On civil rights, I thought very strongly about primarily African American rights. I mean, we had institutionalized, legalized discrimination against the fundamental rights of citizenship. Gays have never been denied the right to vote. They're not told to go to a separate drinking fountain. They were not told they couldn't stay in a motel if they crossed the state line. The terror the blacks lived in, north and south, that really sparked the Civil Rights Movement was a different order than what happened with gay liberation. As far as the sexual liberation, it was not, it seemed to me, as inclusive as the women's movement, which was the first to come along in terms of sexual liberation.

Do you think success is harder to come by in the women's movement, with all its implications to sex, than the civil rights movement?

I haven't thought about it in quite that fashion, but when it comes to women, we began to do the right thing in the '60s and the '70s and we've made enormous gains. I'm the father of three daughters and they're all highly trained professionals, two of them are mothers, and the other one wants to be at some point. The daunting task of being a mother, a wife, and an independent career or professional person is really taxing. I'm witness to that all the time with them. These are tough times and these are very tough issues that in my judgment are not getting enough attention.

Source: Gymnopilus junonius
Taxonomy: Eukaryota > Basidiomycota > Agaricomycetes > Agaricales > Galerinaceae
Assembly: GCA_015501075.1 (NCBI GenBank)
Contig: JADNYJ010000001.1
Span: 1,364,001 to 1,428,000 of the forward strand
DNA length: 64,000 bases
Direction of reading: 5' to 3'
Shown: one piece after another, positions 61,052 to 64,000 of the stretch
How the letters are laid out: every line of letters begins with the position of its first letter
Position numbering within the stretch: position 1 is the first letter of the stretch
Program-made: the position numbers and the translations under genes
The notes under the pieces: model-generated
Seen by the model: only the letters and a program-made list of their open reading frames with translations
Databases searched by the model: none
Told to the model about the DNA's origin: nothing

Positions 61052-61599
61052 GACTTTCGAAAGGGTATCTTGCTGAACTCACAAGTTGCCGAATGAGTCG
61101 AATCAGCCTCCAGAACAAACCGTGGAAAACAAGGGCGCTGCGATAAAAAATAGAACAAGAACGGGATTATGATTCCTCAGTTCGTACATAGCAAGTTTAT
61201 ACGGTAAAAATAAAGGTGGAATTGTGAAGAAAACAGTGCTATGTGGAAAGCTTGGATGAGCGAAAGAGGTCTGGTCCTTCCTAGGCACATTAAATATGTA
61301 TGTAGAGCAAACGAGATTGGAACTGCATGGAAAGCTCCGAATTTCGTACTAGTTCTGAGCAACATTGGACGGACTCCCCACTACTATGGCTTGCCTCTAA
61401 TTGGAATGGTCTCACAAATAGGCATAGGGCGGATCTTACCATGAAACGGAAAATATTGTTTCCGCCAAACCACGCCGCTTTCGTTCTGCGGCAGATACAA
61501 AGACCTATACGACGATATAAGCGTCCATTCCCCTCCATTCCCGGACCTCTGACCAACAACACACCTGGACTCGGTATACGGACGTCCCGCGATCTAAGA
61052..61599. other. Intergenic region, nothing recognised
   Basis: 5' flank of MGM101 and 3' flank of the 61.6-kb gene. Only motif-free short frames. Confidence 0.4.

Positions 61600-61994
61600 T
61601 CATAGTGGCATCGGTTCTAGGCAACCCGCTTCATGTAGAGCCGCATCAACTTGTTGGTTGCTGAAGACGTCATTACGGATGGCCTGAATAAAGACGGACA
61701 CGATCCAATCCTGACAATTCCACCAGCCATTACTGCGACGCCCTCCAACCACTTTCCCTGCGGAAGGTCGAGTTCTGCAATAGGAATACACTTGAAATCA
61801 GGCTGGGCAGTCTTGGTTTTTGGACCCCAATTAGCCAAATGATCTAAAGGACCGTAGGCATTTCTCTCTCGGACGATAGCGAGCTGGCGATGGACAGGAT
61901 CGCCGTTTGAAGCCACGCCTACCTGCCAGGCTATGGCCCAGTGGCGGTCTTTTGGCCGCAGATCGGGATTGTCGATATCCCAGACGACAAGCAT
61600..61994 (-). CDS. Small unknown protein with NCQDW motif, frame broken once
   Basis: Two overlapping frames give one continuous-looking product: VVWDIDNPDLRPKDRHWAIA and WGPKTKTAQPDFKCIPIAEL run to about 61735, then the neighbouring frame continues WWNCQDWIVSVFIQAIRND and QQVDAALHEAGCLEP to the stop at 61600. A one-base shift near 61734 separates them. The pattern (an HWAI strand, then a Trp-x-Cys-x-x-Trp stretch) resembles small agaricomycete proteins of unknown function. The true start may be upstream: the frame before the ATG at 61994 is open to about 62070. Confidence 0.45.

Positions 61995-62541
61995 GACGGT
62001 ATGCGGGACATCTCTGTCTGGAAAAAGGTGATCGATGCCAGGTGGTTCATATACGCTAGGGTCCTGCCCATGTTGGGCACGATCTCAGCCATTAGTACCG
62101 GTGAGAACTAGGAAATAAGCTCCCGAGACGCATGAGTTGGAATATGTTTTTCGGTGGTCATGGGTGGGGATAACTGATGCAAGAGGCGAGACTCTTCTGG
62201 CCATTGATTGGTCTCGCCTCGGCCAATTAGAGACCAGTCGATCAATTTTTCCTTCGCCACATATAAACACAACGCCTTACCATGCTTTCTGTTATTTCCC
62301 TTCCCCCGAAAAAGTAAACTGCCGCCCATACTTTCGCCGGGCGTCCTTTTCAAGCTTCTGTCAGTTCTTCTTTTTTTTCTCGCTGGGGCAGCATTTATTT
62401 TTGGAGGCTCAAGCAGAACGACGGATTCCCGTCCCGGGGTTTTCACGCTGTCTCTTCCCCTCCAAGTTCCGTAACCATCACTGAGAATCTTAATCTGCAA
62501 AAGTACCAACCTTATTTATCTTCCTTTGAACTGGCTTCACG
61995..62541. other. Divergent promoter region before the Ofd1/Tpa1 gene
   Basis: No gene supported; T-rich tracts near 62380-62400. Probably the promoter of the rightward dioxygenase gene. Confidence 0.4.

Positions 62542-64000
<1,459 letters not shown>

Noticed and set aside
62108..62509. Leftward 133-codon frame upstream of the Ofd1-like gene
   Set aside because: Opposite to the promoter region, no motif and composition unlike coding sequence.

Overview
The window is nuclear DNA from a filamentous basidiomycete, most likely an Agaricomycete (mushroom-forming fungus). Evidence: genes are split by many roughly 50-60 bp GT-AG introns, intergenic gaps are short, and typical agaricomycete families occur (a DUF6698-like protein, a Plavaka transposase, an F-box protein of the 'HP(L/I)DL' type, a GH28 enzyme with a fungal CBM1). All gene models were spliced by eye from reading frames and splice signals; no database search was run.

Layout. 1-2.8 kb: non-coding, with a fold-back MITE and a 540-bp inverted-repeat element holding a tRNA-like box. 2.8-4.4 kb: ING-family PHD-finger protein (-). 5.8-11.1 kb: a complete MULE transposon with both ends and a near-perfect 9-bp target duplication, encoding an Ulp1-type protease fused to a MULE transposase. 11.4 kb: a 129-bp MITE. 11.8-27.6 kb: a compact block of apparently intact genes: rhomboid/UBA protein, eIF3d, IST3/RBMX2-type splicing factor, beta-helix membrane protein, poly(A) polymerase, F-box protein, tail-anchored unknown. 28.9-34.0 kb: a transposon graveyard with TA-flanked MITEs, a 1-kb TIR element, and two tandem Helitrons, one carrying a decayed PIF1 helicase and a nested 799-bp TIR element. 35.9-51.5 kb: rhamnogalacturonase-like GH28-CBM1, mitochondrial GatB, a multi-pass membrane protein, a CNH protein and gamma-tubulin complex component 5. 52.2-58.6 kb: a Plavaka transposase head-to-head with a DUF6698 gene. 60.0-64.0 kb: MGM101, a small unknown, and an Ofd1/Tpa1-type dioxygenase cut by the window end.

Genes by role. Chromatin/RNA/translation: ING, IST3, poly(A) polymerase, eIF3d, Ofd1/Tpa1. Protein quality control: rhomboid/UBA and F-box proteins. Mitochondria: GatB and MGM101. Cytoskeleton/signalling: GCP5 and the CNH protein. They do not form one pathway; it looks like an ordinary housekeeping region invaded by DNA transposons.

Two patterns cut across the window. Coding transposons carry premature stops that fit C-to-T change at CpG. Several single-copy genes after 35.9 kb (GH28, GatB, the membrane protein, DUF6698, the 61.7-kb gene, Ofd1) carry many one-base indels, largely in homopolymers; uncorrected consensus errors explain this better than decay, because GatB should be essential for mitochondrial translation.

You were working for NBC out of Los Angeles in 1967, coincidentally when The Advocate was founded. Did you have any experience with gay activism?